Growth Mindset Game Club

Lunchtime one day every other week is anticipated with great excitement for K-3 English Learners at Washington School. That is when Amy Kovarik, K-3 English Learners (EL)  teacher, has a growth mindset game club. Started last year with the support of a grant from the Student Excellence Foundation, the club has proved to be a big success. Growth mindset is the belief that skills and intelligence can be developed through hard work and perseverance. Many students in Ms. Kovarik’s class come to school with a fixed mindset: they think success at school is beyond their control. The grant allowed Ms Kovarik to purchase games that help teach growth mindset skills and behaviors. One of the goals of the growth mindset game club is that students learn that even if they struggle they can succeed if they just keep trying.  

The club is divided into eight sessions that include 20 EL children. After a session ends a new one begins allowing Ms. Kovarik to serve more children. It is totally voluntary: it is a club, but so many children want to attend they have a waiting list!

While the children eat their lunch a story or video is given to help frame the lesson for the hour.  They are then given games that are appropriate for where they are in their own growth mindset progress. The games are not dependent on language skills; they are board games that require some form of reasoning and “figuring out.” Ms Kovarik explained that since it is a club and not dependent on language or math it levels the educational playing field. All the students are at the same point when they begin. The “games” they play give them a new way of looking at problems and how to solve them. Through these games the students learn a more positive way to not only resolve challenges but also how to positively express themselves.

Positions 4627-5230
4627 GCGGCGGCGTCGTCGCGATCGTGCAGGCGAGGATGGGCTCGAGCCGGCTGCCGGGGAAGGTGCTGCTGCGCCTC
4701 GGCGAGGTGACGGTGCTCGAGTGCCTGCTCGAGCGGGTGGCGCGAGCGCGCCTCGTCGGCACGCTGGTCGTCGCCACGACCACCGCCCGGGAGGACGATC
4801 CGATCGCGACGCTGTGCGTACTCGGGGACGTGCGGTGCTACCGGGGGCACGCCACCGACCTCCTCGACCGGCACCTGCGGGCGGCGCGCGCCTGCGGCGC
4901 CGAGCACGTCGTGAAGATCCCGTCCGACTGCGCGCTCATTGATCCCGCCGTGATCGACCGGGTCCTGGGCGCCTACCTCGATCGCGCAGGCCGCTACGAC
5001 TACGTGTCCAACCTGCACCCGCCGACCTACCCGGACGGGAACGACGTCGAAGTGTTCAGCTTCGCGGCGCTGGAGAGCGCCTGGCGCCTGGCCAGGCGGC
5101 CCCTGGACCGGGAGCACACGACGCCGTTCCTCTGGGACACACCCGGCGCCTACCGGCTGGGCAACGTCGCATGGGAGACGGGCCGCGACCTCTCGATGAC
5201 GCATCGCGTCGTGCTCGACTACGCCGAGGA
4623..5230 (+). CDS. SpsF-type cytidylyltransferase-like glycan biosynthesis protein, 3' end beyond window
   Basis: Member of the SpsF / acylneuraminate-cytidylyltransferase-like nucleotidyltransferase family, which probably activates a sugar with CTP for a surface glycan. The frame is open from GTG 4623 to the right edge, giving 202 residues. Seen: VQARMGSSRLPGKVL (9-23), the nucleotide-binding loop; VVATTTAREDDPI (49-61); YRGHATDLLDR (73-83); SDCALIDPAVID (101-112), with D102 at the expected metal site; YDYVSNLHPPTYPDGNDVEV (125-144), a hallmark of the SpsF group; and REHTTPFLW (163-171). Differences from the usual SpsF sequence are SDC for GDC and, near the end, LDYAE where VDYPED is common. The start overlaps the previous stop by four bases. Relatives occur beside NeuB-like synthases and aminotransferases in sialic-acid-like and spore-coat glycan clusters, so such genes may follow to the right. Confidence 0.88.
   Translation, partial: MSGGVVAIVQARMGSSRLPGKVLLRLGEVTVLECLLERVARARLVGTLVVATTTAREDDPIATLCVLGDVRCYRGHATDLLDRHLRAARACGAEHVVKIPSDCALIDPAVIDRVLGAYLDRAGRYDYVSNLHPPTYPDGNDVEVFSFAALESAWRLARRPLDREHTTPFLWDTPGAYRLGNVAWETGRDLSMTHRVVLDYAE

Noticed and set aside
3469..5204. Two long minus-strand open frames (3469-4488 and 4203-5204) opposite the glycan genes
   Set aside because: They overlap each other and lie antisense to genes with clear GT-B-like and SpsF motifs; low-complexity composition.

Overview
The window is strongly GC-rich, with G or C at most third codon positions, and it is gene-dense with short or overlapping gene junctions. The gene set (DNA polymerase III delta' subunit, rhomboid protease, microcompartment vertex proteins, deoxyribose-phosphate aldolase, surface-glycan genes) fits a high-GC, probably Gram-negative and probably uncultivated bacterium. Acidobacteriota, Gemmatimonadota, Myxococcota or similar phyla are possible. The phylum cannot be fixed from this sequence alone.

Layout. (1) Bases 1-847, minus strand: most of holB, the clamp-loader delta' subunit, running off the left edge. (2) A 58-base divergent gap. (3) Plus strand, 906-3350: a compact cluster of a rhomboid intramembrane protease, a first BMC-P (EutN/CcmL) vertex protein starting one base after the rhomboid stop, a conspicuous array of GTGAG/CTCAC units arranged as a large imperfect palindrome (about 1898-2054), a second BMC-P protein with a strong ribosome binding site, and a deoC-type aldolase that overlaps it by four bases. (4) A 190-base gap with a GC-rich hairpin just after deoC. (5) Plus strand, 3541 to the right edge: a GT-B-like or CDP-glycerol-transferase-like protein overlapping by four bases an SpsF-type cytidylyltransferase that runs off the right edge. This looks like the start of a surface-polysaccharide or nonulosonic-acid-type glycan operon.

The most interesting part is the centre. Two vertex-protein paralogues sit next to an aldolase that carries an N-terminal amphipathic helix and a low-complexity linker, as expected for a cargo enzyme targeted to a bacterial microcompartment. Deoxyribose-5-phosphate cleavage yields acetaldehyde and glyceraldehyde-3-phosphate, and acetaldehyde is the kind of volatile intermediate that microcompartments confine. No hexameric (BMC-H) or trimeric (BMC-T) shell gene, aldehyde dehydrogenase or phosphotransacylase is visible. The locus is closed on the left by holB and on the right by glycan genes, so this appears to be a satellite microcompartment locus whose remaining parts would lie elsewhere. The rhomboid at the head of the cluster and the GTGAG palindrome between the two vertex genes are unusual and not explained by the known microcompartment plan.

Ms Kovarik said that many of the teachers at Washington are using some form of growth mindset development in their classrooms. Two of the positive outcomes from the growth mindset game club were: students developed positive attitudes about learning new and difficult things; and students became supportive of each other, coaching and encouraging, using growth mindset phrases they had learned. One of the heartwarming stories was how some students who are passive in class became active and excited to share strategies with fellow club members:  “they saw themselves as capable and intelligent.” The support of this grant has expanded learning opportunities for many English Learners who may struggle in their regular classroom.